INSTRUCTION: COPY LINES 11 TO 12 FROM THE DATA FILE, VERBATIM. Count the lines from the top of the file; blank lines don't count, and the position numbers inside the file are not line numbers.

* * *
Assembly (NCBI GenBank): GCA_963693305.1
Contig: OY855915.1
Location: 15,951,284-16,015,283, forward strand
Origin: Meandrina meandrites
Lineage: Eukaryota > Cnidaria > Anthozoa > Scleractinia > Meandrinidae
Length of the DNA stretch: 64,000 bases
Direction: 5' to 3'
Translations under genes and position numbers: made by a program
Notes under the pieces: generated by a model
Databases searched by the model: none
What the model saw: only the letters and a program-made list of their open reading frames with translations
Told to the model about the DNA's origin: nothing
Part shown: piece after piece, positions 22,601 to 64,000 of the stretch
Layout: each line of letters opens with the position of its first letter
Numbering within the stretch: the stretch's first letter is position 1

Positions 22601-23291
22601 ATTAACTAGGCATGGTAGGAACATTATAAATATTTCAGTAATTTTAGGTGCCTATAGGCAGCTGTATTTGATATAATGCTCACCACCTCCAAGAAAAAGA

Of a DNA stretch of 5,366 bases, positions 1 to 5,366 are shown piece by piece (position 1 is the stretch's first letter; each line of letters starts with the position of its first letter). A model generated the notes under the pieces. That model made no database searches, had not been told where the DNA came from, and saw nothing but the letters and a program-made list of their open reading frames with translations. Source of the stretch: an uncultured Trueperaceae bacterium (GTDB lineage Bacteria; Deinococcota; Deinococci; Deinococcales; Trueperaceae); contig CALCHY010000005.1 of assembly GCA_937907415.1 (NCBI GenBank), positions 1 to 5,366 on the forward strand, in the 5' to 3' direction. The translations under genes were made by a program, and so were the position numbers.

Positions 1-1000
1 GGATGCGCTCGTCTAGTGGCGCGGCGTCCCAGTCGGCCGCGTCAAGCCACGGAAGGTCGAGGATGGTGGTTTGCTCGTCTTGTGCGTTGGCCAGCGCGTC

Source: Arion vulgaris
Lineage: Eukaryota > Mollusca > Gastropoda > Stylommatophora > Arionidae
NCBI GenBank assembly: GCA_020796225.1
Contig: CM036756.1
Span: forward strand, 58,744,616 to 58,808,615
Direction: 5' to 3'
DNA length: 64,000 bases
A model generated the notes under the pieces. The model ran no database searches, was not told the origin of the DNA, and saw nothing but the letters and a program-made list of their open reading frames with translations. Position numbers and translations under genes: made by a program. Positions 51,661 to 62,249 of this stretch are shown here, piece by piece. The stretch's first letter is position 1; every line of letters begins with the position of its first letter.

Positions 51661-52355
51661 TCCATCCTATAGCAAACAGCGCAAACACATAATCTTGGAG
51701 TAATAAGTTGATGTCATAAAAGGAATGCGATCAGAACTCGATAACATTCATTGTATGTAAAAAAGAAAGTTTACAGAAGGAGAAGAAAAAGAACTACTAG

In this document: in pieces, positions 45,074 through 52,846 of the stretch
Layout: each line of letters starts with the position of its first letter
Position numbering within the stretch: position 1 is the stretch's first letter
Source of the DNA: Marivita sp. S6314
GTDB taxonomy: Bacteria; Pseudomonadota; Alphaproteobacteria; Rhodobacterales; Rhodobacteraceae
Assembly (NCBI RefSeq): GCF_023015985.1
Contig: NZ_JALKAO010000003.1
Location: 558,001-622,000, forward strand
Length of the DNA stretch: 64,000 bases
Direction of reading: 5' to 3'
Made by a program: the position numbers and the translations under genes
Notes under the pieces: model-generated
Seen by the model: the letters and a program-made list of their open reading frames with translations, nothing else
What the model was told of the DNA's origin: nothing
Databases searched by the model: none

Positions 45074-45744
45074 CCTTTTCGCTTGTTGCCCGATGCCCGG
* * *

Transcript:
What the model saw: only the letters and a program-made list of their open reading frames with translations
Told to the model about the DNA's origin: nothing